We need a national Food Security System to ensure good quality, nutritious, healthy, fresh foods are affordable, available and accessible to all citizens. That System must be built on solid foundations with maximum support for our farmers and the means they need to sustain it.
The reality is, St. Lucia is threatened for lack of enough food to feed itself. This is NOT an exaggeration. The evidence is clear. Local farmers are not motivated to till the soil anymore. In recent years, many of them have simply abandoned their farms and the trends continue.
Consequently, local food production continues to dwindle.
St. Lucia is approaching a point, where increasingly, it has become largely dependent on basic food imports to feed its population. Locally produced foods are simply not readily available, accessible, or affordable, to a significant segment of our population.
Regrettably, it appears that no one seems to care. The nation as a whole, seems powerless or unperturbed about what to in this situation.
We are faced with a looming crisis and not even officials who are supposed to be responsible will take the threat seriously. They seem to be taking it for granted that, in due course, the situation will correct itself.
St. Lucians must understand that without a plan, serious efforts and concrete actions, the local food insecurity situation will persist.
So, it’s left to those who care, mean well and understand the magnitude of the threat to step forward, with concrete ideas and suggested solutions to address the situation.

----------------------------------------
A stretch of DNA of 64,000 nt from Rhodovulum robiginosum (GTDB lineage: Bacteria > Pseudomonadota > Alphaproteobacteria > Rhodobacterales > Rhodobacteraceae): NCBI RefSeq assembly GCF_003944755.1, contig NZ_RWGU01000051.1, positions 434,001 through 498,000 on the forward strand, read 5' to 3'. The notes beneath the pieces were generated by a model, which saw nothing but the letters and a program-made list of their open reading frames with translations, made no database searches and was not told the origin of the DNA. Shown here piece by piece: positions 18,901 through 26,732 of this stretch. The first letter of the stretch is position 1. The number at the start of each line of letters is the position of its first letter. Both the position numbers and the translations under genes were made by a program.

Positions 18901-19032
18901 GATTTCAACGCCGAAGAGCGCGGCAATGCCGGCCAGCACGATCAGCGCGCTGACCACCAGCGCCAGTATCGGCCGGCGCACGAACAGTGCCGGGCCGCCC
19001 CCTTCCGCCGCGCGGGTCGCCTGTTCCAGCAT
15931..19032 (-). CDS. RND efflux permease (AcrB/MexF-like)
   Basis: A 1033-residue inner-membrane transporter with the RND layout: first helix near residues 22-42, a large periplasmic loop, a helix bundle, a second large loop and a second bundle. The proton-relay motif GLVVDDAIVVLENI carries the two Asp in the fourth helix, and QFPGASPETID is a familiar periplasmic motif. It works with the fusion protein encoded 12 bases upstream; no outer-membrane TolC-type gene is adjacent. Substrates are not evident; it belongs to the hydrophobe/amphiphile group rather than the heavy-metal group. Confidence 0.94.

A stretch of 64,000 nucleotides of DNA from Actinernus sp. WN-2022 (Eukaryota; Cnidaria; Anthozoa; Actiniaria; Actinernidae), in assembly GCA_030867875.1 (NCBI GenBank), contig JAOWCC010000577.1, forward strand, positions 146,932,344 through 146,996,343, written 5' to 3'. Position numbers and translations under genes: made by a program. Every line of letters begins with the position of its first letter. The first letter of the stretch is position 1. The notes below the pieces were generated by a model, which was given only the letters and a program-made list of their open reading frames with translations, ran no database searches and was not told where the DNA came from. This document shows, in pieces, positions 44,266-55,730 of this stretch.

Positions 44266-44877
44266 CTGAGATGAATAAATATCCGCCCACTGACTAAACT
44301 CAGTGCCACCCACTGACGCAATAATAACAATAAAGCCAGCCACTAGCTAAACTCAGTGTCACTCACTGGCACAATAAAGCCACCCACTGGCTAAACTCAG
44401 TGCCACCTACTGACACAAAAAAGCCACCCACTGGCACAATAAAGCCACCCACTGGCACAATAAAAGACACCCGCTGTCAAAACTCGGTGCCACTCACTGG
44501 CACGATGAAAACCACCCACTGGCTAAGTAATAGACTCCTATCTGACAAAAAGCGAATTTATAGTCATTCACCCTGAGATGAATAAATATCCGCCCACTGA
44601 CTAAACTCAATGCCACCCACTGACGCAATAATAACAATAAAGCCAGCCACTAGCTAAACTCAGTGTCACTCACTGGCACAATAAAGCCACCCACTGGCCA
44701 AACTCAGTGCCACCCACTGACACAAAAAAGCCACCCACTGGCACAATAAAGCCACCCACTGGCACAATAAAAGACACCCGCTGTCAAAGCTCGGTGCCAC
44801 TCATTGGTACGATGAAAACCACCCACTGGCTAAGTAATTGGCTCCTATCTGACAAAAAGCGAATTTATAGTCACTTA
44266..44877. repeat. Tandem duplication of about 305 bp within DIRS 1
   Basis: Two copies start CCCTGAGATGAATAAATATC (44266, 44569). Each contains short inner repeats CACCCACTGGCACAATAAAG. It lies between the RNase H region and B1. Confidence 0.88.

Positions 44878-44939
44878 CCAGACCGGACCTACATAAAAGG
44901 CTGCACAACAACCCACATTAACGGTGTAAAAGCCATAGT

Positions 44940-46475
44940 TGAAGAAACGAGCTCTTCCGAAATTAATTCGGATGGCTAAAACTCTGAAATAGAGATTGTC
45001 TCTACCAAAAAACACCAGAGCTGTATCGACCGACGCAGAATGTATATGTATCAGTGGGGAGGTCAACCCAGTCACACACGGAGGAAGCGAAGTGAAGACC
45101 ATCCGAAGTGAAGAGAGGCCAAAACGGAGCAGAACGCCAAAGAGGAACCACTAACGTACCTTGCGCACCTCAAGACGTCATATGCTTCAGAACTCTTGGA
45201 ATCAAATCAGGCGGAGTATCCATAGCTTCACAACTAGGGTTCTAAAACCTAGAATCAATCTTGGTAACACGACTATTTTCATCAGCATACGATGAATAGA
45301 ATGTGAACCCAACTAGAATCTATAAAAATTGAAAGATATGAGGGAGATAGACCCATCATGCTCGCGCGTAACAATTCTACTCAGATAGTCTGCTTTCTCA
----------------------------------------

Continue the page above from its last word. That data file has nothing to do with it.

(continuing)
Considering the seriousness and scale of food insecurity in St. Lucia, it’s without question, we need a nationally coordinated Food Security System.
To start with, in support of that system, we need committed, dedicated, serious – all patriotic citizens: farmers, community activists, professionals, agricultural experts, advocates, well-wishers, those who believe in the principles of self-help and self-sufficiency.
The lack of a national strategy for a coordinated food security system undermines the willingness, capacities and desires of average citizens to identify with that project. It’s about time that we muster the courage to confront those impediments stopping us from taking charge of our food security obligations ie. produce foods in sufficient quantity to meet local needs and demands.
Lately, we have seen a slew of international agencies, inter-government Bodies, NGOs offering to help with a System to advert the local food insecurity crisis. Many of them have been given unprecedented and unfettered access to youth groups, farmer organizations, students, policy-makers, the technocrats and even family groups, to advise and even take the lead as to how they perceive our needs and how to proceed, meeting those needs.
They tell us what to do and how to approach the situation. But clearly, there is not much in evidence to show in achievements, or success. Instead, the results of their efforts have not seen to be making a significant difference. Besides, it’s not even possible to tell if they are making a positive impact. Since we have no mechanism in place to: set appropriate regulatory guidelines, standards and evaluating systems that I’m aware of, to monitor and oversee the works and practices of these agencies.
It’s almost embarrassing to witness how prepared, ready and willingly, we surrender such important obligations. We casually step aside making way for others to do things for us that we should be doing ourselves.
Food security is a national security issue, and so, St. Lucia needs a national Food Security system and strategy. St. Lucians are too quick to give up their obligations to people whom they falsely assume are superior to teach us about things we already know.
St. Lucia’s Food Security System remains the responsibility of its people and the officials who are mandated to work with us.
This role should not be left to foreign interests, or to any “fly-by-night do-gooders,” claiming to be saviours.